India fails to notify standards for treated sewage
THERE is a good chance the leafy vegetables that make it to your salad bowls were irrigated using untreated or partially treated sewage. Each day an estimated 20,000 million litres of sewage is used for irrigation—five times what Delhi generates each day—but more than half of it is untreated.
Faecal matter in sewage has millions of coliform bacteria which can cause diarrhoea, typhoid or other diseases. The Union Ministry of Environment and Forests (MoEF) has set standards for permissible limits of organic and inorganic pollutants in treated sewage, but it is yet to decide on coliform.
Why the long wait
In 1989, the World Health Organization (WHO) issued guidelines setting coliform limit at less than 1,000 most probable number (MPN) per 100ml of water to be used for irrigation of crops likely to be eaten uncooked. Following the suit, the environment ministry constituted a committee in 1999 which recommended desirable limit of coliform at 1,000 MPN/100ml and maximum permissible limit at 10,000 MPN/100ml for discharge of treated sewage into a waterbody or for agriculture, aquaculture or forestry.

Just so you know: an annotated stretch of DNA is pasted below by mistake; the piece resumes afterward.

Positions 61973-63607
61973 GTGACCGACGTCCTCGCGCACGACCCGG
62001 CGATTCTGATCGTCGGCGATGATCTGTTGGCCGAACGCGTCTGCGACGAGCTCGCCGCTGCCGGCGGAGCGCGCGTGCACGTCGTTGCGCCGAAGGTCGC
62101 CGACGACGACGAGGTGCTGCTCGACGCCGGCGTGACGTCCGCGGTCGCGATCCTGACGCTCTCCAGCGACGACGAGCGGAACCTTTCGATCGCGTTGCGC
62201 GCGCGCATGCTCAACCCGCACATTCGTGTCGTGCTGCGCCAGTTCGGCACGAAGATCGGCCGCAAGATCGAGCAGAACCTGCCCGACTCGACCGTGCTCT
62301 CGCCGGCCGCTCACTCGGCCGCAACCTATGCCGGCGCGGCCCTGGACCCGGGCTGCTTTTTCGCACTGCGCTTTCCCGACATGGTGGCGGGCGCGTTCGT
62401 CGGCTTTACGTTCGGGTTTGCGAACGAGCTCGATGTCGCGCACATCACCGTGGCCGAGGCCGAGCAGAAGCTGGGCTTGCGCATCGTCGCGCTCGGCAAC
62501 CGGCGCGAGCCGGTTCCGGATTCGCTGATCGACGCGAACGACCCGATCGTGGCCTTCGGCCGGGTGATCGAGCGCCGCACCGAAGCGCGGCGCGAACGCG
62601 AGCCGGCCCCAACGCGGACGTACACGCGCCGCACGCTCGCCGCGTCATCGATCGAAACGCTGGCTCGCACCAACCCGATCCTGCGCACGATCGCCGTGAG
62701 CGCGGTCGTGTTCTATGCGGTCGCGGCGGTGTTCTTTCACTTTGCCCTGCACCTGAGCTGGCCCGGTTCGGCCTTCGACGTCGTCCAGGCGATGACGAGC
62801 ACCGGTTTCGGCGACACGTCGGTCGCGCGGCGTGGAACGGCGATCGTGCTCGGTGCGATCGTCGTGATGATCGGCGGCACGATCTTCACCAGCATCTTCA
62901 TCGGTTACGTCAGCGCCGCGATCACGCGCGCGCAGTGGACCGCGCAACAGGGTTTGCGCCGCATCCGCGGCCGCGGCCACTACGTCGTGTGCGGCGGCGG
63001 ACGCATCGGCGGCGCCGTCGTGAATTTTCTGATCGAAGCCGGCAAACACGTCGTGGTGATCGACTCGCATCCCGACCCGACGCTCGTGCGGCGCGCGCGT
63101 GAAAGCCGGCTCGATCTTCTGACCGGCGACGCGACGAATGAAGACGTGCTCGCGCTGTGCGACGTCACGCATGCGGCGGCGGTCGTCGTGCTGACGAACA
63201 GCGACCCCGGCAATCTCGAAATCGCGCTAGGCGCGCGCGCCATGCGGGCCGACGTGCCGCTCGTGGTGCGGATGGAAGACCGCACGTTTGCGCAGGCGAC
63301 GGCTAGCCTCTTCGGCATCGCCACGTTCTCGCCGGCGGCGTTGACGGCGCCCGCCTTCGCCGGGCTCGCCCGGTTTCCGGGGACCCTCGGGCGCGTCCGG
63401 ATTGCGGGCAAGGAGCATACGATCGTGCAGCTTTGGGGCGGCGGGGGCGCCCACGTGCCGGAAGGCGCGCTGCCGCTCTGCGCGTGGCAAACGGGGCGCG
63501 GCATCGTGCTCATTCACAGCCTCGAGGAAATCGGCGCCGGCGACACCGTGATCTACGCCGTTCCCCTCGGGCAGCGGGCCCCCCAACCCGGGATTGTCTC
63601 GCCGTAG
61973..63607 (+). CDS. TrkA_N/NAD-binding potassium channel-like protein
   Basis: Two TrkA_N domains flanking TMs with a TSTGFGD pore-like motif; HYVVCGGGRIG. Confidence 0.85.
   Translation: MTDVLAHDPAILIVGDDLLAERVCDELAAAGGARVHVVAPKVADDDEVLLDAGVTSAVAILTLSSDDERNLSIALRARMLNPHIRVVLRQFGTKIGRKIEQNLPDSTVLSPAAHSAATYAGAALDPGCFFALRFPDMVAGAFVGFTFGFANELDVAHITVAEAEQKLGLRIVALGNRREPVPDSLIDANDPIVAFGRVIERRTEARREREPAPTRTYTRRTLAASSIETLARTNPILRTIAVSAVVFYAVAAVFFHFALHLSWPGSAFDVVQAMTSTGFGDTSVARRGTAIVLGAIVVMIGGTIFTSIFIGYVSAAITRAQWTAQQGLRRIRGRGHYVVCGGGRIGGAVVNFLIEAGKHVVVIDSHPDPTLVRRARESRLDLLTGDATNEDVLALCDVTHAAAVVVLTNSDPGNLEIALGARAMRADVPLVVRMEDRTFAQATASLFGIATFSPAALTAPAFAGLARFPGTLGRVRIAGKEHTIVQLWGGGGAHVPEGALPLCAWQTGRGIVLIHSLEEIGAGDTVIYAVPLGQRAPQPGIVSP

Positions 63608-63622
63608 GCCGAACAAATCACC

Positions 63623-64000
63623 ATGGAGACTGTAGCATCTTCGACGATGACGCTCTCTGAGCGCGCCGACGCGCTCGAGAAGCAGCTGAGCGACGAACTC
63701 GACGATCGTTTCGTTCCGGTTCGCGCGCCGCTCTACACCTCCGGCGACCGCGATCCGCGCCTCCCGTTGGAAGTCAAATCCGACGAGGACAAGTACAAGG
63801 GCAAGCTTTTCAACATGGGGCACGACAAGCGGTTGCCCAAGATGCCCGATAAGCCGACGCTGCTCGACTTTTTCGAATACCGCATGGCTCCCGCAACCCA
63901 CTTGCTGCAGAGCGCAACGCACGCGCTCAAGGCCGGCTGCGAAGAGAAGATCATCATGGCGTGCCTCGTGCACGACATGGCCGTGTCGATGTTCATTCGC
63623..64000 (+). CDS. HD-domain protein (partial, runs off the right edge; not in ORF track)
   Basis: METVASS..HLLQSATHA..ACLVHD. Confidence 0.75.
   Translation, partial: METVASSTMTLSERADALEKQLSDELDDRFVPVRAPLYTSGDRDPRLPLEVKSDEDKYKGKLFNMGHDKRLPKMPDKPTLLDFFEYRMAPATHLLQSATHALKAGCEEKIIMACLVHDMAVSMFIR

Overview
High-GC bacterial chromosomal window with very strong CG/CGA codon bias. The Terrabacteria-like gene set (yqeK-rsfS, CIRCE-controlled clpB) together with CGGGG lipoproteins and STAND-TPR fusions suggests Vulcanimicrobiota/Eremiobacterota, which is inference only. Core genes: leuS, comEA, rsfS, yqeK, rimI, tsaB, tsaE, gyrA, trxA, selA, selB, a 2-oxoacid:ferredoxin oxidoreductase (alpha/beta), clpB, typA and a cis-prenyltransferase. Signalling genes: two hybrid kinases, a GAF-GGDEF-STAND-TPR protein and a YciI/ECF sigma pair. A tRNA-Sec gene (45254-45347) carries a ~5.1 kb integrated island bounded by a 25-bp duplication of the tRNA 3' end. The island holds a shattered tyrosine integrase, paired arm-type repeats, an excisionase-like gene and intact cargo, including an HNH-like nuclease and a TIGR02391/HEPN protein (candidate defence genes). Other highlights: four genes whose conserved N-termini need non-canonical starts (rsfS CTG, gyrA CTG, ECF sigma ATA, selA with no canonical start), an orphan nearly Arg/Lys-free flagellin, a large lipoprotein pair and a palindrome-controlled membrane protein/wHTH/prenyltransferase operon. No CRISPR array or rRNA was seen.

Subsequently, the Ministry of Urban Development formed a committee in 2004 which recommended desirable limit at 500 MPN/100ml and maximum permissible limit at 2,500 MPN/100ml for discharge into the Yamuna stretch in Delhi. As a follow up to the recommendations, the Central Pollution Control Board (CPCB) sponsored a project to study reduction of coliform through conventional treatment technologies being adopted in India.
The three-year study, published in 2008, was carried out by Anna University in Chennai and the Indian Institute of Technology, Roorkee. It concluded that treatment facilities could remove a maximum of 99 per cent coliform. But sewage contains coliform upwards of 10 million MPN/100ml, so a 99 per cent removal would not be enough to meet standards.
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